So you've got that internship you dreamed of all lined up, but what should you do to get the most out of it? The more you get out of it the more connections you'll make and more likely you'll will to get hired from the company in the future, and the more skills and experience you'll take away from the position. Here are a few ideas you could try for size:
At the beginning of your internship ask your line manager what their expectations are for your experience. What are you expected to accomplish every day? Every week? Keep in mind what you want to achieve from your internship experience and what you would like to learn. Discuss your interests with your supervisor and ask if there are opportunities to get involved in those areas.
Being likeable and friendly is a highly positive quality in the office, and unfortunately, in getting your first step on the career ladder who you know is often more important than what you know. If you are chatty and sociable and make an effort to get on with your colleagues, when you finish your internship, you’ll be in the forefront of their mind if they have a suitable job opportunity. As colleagues will have found it easy to work with you when it comes to a reference your boss will offer you praise for prospective employers.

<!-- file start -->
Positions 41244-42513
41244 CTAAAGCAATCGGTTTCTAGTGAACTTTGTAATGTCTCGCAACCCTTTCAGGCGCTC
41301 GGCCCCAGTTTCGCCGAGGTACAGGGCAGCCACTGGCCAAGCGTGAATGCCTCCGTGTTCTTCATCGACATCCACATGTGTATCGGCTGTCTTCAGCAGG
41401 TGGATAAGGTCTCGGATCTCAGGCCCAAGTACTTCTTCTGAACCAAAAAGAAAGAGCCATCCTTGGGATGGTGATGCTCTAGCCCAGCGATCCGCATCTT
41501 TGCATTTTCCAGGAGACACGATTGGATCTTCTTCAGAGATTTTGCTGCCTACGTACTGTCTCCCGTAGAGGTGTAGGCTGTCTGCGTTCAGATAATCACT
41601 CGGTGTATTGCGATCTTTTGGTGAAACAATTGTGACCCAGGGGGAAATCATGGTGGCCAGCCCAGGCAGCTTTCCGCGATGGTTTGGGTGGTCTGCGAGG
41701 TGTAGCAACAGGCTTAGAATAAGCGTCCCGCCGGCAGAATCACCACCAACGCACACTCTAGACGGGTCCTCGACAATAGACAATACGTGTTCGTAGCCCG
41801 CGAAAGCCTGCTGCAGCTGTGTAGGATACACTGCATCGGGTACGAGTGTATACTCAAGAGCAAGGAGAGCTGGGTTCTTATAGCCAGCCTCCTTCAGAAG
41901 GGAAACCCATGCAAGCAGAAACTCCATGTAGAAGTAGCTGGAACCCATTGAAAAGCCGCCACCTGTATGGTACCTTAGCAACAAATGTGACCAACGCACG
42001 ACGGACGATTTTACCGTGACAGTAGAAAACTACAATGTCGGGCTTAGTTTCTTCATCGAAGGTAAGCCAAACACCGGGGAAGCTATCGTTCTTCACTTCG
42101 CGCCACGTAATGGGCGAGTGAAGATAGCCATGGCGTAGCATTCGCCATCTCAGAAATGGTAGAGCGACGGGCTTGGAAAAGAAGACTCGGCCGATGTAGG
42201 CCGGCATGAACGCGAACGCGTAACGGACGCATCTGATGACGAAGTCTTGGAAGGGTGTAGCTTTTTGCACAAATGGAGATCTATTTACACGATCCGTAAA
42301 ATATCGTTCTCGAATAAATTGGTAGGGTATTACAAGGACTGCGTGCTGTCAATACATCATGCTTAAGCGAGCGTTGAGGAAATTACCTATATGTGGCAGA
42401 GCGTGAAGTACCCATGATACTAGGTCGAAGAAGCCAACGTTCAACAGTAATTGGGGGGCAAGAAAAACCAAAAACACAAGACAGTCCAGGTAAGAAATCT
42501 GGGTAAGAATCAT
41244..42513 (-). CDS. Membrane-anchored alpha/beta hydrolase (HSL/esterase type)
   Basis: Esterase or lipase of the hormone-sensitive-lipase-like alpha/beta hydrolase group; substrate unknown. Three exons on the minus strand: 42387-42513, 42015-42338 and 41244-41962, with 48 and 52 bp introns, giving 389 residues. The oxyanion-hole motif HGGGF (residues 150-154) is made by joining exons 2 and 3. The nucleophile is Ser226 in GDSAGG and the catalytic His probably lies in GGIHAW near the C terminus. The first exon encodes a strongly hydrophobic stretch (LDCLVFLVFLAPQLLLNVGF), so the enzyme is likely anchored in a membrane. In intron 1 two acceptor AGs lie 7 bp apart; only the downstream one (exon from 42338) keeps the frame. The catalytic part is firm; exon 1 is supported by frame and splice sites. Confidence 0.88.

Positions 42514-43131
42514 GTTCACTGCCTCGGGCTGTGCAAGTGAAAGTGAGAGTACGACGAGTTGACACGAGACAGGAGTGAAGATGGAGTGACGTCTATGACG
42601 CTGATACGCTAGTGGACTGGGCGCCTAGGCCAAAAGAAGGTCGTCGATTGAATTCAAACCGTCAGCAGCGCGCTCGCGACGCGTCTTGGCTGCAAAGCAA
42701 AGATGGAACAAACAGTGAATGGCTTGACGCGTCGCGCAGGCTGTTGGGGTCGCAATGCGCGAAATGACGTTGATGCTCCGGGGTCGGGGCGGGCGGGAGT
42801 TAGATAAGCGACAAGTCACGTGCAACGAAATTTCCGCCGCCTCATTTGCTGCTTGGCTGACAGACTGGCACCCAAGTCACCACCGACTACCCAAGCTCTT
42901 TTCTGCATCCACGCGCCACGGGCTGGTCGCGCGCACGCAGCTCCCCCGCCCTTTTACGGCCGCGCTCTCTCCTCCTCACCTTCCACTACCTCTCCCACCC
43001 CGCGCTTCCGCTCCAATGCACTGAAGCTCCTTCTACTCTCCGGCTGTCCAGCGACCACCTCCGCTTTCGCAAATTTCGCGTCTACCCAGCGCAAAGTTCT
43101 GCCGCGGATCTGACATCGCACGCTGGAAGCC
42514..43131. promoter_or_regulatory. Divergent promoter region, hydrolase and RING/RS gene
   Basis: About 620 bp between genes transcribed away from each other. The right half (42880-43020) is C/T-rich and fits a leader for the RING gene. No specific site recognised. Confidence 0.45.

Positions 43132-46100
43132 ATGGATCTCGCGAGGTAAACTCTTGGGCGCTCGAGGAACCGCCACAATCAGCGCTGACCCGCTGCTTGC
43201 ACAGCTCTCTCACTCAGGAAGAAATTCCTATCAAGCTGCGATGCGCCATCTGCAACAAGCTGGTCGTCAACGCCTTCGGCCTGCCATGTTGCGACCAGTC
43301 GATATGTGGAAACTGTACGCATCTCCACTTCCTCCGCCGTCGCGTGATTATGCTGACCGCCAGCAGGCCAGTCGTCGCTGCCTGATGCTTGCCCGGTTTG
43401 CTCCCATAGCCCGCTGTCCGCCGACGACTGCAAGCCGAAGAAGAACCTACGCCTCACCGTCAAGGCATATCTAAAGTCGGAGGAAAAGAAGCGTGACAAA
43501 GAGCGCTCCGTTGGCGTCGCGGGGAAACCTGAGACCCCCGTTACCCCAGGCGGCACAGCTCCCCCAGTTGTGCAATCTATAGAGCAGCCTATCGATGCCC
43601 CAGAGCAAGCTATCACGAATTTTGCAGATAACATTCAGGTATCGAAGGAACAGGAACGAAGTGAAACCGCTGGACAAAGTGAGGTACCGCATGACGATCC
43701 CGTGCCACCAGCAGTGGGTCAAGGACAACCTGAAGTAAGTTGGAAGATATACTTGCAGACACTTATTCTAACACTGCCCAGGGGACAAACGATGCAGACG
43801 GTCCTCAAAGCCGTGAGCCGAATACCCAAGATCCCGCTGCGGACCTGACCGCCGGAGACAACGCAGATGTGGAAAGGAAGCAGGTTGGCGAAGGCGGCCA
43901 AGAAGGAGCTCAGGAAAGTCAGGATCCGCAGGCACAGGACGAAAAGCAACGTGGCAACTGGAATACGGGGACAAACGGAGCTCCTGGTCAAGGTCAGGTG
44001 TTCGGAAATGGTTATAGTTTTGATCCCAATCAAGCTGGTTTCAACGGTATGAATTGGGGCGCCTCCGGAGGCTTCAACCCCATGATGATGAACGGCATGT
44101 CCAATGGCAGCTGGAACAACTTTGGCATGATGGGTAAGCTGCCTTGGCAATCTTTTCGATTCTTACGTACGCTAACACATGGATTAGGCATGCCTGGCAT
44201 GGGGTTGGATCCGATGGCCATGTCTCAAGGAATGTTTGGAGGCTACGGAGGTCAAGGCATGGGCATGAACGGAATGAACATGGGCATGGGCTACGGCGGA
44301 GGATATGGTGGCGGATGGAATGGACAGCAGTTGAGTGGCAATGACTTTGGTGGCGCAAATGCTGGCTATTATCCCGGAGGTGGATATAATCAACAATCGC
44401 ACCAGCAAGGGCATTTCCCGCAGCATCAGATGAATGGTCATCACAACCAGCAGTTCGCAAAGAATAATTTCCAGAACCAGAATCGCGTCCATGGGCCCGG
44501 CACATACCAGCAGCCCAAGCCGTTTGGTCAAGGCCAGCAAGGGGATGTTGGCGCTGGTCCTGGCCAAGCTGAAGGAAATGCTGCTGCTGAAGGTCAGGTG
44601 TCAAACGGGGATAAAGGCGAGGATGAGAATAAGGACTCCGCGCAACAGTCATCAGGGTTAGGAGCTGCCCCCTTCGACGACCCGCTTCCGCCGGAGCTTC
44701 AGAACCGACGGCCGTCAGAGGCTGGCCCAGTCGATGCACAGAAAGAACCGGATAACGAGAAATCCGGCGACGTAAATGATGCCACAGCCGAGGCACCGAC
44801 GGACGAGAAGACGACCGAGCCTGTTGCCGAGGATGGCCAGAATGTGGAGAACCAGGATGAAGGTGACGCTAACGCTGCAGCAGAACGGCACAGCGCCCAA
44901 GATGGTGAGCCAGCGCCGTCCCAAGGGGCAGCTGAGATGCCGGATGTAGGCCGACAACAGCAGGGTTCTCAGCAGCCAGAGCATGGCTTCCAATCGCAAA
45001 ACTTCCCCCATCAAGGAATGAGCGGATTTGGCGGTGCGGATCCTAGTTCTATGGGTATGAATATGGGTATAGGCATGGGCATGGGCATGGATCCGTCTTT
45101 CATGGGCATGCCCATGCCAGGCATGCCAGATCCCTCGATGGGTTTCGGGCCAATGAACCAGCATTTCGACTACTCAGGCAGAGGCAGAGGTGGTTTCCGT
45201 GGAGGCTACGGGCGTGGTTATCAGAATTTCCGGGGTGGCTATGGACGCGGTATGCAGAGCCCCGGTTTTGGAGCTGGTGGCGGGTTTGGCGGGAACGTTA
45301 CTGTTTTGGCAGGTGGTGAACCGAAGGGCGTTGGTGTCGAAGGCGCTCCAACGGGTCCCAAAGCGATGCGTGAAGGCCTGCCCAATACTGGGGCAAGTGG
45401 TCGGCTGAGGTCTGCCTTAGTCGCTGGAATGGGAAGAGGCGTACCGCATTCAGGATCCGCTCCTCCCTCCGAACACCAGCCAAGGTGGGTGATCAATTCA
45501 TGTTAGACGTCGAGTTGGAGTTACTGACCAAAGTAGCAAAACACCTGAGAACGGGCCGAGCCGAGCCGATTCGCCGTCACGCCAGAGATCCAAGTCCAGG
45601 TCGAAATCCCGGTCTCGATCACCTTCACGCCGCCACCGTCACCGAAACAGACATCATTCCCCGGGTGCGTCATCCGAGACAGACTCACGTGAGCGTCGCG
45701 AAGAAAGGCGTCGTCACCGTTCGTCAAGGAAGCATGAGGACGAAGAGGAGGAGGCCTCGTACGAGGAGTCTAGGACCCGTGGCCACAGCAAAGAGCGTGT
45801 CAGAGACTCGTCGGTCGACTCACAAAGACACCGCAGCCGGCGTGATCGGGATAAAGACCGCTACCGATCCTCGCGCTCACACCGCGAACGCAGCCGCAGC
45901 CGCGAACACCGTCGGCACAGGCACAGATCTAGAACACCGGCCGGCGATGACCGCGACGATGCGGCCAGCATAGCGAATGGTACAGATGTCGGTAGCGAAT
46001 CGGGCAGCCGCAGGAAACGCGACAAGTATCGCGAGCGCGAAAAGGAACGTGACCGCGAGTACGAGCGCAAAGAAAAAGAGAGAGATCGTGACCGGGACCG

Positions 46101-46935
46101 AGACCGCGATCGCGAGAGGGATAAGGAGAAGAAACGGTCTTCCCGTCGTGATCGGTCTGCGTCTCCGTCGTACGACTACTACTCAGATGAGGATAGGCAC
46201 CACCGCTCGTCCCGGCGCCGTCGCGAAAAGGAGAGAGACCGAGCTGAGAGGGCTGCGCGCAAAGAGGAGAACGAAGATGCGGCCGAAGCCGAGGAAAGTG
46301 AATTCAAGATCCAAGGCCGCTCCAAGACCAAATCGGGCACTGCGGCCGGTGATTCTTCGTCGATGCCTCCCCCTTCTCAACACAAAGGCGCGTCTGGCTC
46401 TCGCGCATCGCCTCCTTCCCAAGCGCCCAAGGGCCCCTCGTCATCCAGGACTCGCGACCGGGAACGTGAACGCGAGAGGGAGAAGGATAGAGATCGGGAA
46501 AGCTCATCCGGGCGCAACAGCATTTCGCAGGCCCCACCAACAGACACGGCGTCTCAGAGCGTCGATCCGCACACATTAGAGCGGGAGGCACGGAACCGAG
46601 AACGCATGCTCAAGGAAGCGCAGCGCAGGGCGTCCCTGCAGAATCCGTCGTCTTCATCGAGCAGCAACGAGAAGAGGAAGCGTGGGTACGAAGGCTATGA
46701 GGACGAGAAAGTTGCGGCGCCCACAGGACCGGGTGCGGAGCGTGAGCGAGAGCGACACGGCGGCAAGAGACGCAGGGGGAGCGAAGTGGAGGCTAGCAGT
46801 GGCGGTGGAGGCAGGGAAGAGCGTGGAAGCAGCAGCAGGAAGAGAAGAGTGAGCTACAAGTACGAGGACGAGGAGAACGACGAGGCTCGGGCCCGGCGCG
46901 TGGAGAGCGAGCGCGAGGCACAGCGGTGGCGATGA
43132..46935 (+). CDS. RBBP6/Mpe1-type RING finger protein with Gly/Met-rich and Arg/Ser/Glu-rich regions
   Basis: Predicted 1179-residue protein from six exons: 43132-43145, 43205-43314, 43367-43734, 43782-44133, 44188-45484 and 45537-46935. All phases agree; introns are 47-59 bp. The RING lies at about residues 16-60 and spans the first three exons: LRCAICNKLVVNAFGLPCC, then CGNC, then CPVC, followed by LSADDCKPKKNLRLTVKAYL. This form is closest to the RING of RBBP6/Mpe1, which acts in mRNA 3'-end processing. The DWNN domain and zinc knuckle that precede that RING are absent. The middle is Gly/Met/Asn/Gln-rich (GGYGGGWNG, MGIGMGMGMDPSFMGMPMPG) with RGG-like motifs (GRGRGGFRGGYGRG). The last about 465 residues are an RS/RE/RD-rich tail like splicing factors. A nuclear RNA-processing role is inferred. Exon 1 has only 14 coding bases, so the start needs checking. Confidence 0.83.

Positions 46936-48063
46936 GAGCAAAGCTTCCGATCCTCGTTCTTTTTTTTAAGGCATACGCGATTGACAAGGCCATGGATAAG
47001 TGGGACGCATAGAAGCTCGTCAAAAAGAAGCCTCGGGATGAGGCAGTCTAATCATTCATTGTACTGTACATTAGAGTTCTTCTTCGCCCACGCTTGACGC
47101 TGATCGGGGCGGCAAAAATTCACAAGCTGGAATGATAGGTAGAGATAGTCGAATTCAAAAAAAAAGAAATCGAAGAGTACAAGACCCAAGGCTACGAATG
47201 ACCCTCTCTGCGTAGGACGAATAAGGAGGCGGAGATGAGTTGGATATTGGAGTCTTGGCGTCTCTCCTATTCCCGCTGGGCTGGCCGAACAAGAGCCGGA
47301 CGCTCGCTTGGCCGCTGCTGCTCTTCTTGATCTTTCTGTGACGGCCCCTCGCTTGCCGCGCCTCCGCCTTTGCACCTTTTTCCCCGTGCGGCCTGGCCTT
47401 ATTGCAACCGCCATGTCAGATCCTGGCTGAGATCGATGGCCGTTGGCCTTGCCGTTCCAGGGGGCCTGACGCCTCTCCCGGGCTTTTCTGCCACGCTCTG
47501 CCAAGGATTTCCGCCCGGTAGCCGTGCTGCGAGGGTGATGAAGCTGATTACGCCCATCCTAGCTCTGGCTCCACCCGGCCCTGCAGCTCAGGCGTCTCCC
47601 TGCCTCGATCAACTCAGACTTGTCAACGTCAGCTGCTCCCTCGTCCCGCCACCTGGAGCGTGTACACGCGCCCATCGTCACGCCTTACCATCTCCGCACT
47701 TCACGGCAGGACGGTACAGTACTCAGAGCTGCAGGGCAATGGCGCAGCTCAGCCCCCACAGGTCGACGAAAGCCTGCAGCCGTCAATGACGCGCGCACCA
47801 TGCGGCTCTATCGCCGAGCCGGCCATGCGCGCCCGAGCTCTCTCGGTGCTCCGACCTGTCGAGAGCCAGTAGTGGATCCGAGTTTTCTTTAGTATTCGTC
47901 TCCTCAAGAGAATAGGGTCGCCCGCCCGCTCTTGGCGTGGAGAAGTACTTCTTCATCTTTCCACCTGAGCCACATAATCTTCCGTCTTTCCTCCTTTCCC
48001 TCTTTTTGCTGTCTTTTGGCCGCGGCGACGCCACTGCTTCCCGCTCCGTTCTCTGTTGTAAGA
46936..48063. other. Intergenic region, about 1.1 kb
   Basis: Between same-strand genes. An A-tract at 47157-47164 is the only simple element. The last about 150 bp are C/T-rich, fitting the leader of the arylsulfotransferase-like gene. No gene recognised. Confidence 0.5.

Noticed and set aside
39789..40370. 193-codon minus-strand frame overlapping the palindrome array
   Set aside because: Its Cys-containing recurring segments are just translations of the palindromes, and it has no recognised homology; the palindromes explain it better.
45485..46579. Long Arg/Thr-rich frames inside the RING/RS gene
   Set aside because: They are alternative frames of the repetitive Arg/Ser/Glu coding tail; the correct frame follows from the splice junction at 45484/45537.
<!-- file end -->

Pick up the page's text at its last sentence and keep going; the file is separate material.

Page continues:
Being sociable means that you might also learn about the way in which other departments work, and the business works as a whole, which will give you further insight to take away with you.
Show that you are eager to help by volunteering yourself for different jobs, and aim for excellence however mundane the task may be. Go above and beyond what is expected of you, and if you find yourself with nothing to do, ask for another assignment. This way you’ll learn lots of new things and you’ll impress your colleagues.
If you’ve the opportunity, for example in a meeting, speak up and voice your opinion or your skills. As an outsider, it’s likely that you’ve a fresh perspective. Although you’ll be nervous at first, your colleagues will encourage your ideas and participating shows how valuable you are as a member of the team.